According to NASA, Cassini discovered geysers spouting ice and gas on the tiny moon’s south pole in 2005, and when scientists went in for a closer look in 2015 they made the probe fly through one of these geysers.  It turns out a key component of the jets is molecular hydrogen – a sure sign of hydrothermal activity.  Saturn may be far from our Sun, and Enceladus is a frozen salt water world with an ice shell 19 to 25 miles thick, but the core of the moon is heated by the gravitational pull of the great ringed planet.

 

Dr. Frank Drake

Artist rendition of possible Roswell UFO crash.

I will never forget a conversation I had 20 years ago with Dr. Frank Drake, father of the Drake Equation (that measures how many intelligent civilizations there are in our galaxy alone) and founder of the SETI Institute in Mountain View CA, (the Search for Extraterrestrial Intelligence using radio waves).  If it sounds like I am name-dropping, it’s because I am.  We were both bemoaning the government’s latest “explanation” on the Roswell Alien Craft Flap of 1947 – now the “aliens” everyone saw were supposed to be crash test dummies dropped from the exosphere from Mogul weather balloons — except that the brass did not start using the dummies until 1952 so they were five years off, and gee, would anyone notice the discrepancy?  Over lunch, we both had steam coming out of our ears:  Drake, because he was disgusted by the government’s imbecilic explanations of what he did not believe was an alien craft crash, and I, because I wanted to believe the aliens had really crashed and the government was giving yet another lame, insulting account of what really did not happen.  (Click here for The History Channel’s version of Roswell and here for The Roswell Museum’s version)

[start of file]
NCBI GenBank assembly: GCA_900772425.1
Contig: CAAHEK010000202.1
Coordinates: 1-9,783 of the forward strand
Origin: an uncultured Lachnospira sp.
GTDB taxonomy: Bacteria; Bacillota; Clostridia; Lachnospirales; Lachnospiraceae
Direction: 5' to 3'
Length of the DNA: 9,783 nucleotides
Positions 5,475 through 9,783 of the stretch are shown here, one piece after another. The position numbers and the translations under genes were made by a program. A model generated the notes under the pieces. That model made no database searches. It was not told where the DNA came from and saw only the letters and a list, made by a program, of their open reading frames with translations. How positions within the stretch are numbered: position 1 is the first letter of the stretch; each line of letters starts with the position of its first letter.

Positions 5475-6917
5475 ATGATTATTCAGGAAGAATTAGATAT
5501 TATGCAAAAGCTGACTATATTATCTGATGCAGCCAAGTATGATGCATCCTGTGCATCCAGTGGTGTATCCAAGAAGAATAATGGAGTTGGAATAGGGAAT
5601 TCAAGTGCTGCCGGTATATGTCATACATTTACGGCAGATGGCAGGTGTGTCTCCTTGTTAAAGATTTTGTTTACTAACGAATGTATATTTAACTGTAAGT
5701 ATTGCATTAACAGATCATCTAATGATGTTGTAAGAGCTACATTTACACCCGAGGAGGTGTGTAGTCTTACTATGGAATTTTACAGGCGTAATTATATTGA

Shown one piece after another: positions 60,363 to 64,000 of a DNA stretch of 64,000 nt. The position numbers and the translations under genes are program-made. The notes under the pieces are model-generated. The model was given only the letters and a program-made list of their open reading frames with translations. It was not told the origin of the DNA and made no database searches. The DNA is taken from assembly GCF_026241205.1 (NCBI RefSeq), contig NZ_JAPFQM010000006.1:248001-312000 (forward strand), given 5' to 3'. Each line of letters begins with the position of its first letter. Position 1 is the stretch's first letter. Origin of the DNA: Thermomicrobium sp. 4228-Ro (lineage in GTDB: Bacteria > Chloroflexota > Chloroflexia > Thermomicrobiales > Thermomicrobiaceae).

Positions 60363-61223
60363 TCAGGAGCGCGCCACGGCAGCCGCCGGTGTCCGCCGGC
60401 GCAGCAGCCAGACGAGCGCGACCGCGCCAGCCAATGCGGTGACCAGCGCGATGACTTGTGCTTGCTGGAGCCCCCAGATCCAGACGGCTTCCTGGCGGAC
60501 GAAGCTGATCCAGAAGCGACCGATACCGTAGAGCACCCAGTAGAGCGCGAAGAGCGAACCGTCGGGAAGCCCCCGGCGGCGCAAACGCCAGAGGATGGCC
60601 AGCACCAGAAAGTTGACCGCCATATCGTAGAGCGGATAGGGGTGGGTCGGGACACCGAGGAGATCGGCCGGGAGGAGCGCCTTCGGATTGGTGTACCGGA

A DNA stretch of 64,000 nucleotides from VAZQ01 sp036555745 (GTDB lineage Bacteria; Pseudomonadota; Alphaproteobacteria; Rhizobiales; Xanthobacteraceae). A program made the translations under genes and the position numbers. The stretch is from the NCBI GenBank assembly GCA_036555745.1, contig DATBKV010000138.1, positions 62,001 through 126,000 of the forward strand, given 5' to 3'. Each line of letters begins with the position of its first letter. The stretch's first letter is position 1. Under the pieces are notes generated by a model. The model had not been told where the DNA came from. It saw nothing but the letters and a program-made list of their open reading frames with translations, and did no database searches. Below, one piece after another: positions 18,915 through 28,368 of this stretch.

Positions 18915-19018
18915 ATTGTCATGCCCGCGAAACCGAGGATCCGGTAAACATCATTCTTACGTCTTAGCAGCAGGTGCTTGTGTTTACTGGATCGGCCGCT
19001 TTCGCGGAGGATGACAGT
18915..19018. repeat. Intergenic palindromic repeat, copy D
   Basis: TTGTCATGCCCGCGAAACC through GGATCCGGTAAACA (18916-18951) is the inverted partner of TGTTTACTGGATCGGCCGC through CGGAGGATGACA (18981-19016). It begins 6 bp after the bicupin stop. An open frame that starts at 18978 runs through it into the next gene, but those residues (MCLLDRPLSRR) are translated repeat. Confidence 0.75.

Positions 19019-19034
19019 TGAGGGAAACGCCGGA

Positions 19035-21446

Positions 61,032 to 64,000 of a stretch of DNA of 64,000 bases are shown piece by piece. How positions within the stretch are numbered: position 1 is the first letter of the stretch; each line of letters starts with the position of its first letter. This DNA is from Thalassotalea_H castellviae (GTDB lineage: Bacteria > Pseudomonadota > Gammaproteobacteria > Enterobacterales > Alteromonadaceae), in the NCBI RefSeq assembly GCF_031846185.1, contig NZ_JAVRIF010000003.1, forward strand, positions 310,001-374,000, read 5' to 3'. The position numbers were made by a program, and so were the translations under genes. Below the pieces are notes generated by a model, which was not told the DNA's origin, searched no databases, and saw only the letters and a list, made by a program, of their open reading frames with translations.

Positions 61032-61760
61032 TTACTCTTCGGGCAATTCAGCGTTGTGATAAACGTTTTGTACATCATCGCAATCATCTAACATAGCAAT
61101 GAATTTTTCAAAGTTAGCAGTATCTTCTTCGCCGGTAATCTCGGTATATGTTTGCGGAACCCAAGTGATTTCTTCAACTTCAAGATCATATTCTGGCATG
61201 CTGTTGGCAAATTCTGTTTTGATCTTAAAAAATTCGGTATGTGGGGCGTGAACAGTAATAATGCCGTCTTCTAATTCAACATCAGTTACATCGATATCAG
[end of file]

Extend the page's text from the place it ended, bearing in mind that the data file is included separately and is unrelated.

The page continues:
This deep ocean worm (Nereis sandersi) lives off the minerals from hydrothermal vents.

However, the upshot was we both knew unequivocally that life is more probable on planets where there is water, rather than just possible.  We talked about the then newly discovered super hot ocean thermal vents that give birth to microbial life, which feed more critters on up the food chain ladder; how microbes have been found to thrive in the deep freeze permafrost (which is now melting) of both poles; and in the intricate depths of caves that have not seen sunlight for millions of years.